BOGO Sale on all Adult LtQ Curriculum Programs! Three Days Only!!   Leave a comment

LtQ block coversTHREE DAYS ONLY! Buy one get one FREE! Wed Feb 7th – Fri Feb 9th

Buy one Adult DVD-Based Curriculum program & Get a 2nd DVD-Based Curriculum program of equal or lesser value FREE! To place your BOGO order, log into your member account (or create a new account), add the adult DVD-based curriculum edition program to your shopping cart and continue through checkout. For more details, CLICK HERE

Posted February 7, 2018 by livingthequestionsonline in Uncategorized

Do you “stand” on the bible or do you have a “stand” on the bible? Q&A   Leave a comment

This post was originally published on July 24th, 2017 at

NJ via FaceBook, writes:


How is it that liberal-minded people who claim that they are open to allowing people to believe what they want and live the way that they want attack people like me who stand on the Bible? That’s real tolerant now isn’t it?

Answer: By Rev. David M. Felten

Dear NJ,

First off, allowing people to believe what they want is just one characteristic of “liberal-minded people.” But to characterize liberalism as some willy-nilly-believe-what-you-want perspective is a false claim. True, liberals are OK with people believing what they want – but only insofar as those beliefs respect the basic dignity of other people and doesn’t do others harm. That’s a big difference. I’ve also heard it said that liberals tolerate anything but intolerance. I think that’s about right.

And let’s be clear, you’re probably not being “attacked” for being a person who “stands on the Bible,” but for being a person who’s “stand” on the Bible is not in keeping with other peoples’ “stand” on the Bible.

Let me remind you that people “stood on the Bible” to defend slavery, they “stood on the Bible” to keep women from having the vote, they “stood on the Bible” to defend segregation. Without “liberals” who opposed those racist, misogynist, and un-American practices, our world would be a very different place indeed (and not for the better). Many of those appalling liberals, by the way, were faithful Christians who appealed to the Bible to further the causes of freedom and basic human rights. I’m going to assume that, in these areas, you agree with them and their “liberal” interpretation of the Bible.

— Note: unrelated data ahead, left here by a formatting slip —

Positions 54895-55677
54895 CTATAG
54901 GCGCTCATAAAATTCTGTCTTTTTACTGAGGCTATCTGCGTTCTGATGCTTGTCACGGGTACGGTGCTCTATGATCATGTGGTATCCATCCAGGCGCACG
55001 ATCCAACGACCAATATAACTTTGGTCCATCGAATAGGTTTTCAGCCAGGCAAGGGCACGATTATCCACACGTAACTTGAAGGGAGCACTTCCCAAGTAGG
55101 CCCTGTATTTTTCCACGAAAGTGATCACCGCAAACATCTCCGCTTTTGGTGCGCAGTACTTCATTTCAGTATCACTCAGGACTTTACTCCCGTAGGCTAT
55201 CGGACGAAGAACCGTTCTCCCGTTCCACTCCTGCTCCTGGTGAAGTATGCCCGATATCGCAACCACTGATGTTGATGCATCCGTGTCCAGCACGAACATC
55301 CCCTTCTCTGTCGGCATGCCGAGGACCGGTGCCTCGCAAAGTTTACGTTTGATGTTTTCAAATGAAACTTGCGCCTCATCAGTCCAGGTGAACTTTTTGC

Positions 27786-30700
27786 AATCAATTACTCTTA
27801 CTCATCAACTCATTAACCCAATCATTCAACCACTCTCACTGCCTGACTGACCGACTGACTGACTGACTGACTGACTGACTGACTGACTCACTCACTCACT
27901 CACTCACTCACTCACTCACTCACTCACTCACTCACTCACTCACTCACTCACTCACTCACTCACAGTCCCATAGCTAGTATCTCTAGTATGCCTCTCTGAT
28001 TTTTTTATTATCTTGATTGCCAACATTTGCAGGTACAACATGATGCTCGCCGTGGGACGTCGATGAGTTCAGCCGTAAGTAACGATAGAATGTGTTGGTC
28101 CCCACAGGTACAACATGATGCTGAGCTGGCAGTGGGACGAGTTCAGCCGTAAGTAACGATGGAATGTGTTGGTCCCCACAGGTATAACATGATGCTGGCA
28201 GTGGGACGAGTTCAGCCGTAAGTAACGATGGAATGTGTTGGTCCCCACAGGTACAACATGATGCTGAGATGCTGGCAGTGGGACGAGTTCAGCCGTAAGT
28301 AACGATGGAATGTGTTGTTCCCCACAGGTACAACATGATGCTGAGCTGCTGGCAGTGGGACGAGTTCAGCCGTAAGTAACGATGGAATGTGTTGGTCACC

Among today’s front line issues of defense on behalf of basic human dignity and human rights are LGBTQ rights and reproductive choice. Bizarre Biblical attitudes toward women and sexuality notwithstanding, neither of these (as we currently understand them) are topics in the Bible (uh-oh, no place to “stand”!). Similarly, although there’s no mention of cultural practices like female genital mutilation and sex-trafficking in the Bible, many conservatives “stand” with liberals in opposition to these sex-related challenges – and do so on the grounds of that eminently liberal notion of human rights.

Then, if you manage to filter out all the propaganda, cultural prejudices, and superstitions from the Bible, there are plenty of examples of where scripture is clearly aligned with what you would call today’s “liberal agenda.” Opposing racial injustice and the U.S.’s unjust immigration policies are just two examples where liberals have all kinds of Biblical precedent on which to “stand.”

So, don’t mistake the liberal tendency towards tolerance (which allows you – in broad strokes – to believe what you want and do what you please) to remain silent when what you believe and advocate fails to respect the rights or freedom of others. You can claim that your “stand” is the definitive interpretation of what the Bible says, but so did the slave-owning, sexist, and racist Christians of the past – and so do the discriminatory, misogynistic dogmatists of today.

~ Rev. David M. Felten

About the Author